“Some of these ideas may seem extreme, but I hope the point is made. For career success, make sure both what you know and who you know are growing every year.”

For more from Heather, get yourself a copy of her book Mrs Moneypenny’s Careers Advice for Ambitious Women, visit or catch her at one of her three sessions at the Literature Festival – on business, finances and careers – or at her column-writing workshop.

Is there such a thing as The One?

We ask Adele Parks, author of 14 novels, for her views on romance…

“I cannot deny that I am an out-and-out romantic. I’m fascinated by the subject of love in its immeasurable variety. In this age of war, terror, global warming and cynicism I believe the only thing that really matters is love. It inspires all great acts of heroism and self-sacrifice. Yet, love is infinitely complex and has the capacity to be at once beautiful and terrible. Therefore, answering any question about love is never simple.

“I am married to a man who makes me feel more comfortable, complete, purposeful and valued than any other person I have ever met. He says I do the same for him, claiming I make him ‘a better man.’ He is my One in so much as I don’t want any other; it physically hurts to imagine my life without him. However, I do not believe that there is one and only one person that can make each of us happy; it’s simply not logical on a planet with seven billion people. What would have happened if I hadn’t gone to that particular party all those years ago and met my husband? Would I have been doomed to a life of misery and dissatisfaction, or would I have eventually found someone else? I believe I would have met someone else... I’d have worked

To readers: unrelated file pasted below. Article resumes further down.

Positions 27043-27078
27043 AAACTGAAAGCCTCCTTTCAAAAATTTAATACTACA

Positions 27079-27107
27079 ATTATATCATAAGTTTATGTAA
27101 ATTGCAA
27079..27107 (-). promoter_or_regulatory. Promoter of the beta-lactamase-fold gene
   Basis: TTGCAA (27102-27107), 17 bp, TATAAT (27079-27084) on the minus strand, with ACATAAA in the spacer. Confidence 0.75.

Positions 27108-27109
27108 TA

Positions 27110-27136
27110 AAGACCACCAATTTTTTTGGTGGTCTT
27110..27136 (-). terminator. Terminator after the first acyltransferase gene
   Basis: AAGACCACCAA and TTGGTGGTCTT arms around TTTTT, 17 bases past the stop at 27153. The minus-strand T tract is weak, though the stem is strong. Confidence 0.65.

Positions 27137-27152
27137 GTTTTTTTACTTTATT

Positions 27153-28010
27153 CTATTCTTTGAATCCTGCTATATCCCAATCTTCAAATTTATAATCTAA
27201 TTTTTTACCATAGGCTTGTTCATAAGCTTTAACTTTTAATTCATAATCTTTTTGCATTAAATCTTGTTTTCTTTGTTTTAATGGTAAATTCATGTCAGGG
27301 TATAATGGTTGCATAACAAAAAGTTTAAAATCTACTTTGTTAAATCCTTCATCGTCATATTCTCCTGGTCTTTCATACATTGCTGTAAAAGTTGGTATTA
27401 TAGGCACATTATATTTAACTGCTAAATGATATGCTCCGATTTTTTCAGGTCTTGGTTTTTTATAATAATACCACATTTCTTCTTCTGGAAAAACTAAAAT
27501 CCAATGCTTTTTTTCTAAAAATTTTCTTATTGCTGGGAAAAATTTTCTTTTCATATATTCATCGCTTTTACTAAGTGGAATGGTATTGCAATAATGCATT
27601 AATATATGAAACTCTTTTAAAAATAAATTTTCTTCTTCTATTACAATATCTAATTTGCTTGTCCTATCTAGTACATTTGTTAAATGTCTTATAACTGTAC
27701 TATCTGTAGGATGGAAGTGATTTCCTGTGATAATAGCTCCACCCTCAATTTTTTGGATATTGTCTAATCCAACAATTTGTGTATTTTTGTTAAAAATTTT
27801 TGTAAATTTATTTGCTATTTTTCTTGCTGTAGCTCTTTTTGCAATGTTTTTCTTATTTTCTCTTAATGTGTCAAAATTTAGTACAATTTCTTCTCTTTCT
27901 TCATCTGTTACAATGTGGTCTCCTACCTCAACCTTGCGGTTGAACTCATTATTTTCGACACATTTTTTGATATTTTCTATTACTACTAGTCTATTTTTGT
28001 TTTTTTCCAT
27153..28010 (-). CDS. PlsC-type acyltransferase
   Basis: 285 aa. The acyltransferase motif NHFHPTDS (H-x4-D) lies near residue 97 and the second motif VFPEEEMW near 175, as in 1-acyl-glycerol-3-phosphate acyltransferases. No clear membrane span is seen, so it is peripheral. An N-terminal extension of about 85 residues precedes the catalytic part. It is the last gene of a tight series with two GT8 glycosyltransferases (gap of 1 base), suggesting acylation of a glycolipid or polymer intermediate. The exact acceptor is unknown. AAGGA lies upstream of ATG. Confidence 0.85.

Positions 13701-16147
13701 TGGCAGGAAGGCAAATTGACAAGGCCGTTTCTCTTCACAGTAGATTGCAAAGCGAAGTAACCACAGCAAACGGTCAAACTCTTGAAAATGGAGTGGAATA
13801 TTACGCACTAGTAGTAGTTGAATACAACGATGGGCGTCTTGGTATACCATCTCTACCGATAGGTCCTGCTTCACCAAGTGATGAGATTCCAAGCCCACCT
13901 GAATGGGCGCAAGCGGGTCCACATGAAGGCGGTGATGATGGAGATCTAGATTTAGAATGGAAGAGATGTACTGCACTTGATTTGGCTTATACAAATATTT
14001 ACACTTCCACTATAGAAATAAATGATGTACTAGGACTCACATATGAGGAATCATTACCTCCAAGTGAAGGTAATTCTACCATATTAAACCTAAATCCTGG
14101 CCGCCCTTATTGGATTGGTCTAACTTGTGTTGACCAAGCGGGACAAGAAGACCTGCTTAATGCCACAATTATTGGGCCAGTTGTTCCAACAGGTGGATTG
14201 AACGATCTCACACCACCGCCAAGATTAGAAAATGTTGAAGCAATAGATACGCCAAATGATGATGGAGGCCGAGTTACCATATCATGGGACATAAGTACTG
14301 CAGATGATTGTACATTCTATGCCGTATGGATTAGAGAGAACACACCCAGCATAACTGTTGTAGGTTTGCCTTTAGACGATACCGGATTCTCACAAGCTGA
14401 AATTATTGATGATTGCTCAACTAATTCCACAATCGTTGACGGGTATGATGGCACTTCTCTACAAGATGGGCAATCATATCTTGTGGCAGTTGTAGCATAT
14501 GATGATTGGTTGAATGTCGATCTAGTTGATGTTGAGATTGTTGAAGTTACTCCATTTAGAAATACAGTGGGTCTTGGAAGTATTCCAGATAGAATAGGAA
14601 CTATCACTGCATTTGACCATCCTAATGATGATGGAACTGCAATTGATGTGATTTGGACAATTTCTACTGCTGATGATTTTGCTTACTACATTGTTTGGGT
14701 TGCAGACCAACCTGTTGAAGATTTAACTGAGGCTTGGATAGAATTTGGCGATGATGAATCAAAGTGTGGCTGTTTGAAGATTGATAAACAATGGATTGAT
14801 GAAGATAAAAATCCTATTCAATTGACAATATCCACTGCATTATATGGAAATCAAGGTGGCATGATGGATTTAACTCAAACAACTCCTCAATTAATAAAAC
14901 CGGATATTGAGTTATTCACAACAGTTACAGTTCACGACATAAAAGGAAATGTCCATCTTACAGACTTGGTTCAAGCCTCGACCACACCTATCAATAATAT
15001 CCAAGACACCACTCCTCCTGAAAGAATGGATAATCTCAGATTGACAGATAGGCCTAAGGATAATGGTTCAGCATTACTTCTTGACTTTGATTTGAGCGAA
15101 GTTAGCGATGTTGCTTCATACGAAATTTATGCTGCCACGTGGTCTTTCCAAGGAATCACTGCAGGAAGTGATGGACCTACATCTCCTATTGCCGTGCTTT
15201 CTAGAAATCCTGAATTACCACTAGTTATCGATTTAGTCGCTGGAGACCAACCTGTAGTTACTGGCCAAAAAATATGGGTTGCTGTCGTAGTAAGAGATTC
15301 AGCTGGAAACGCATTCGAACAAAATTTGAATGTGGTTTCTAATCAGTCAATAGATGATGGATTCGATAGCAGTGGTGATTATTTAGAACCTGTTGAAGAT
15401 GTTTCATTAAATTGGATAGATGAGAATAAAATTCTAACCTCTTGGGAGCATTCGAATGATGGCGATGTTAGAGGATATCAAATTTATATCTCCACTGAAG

hard at that relationship and, although I wouldn’t have been living the same life I live now, I would have found my way.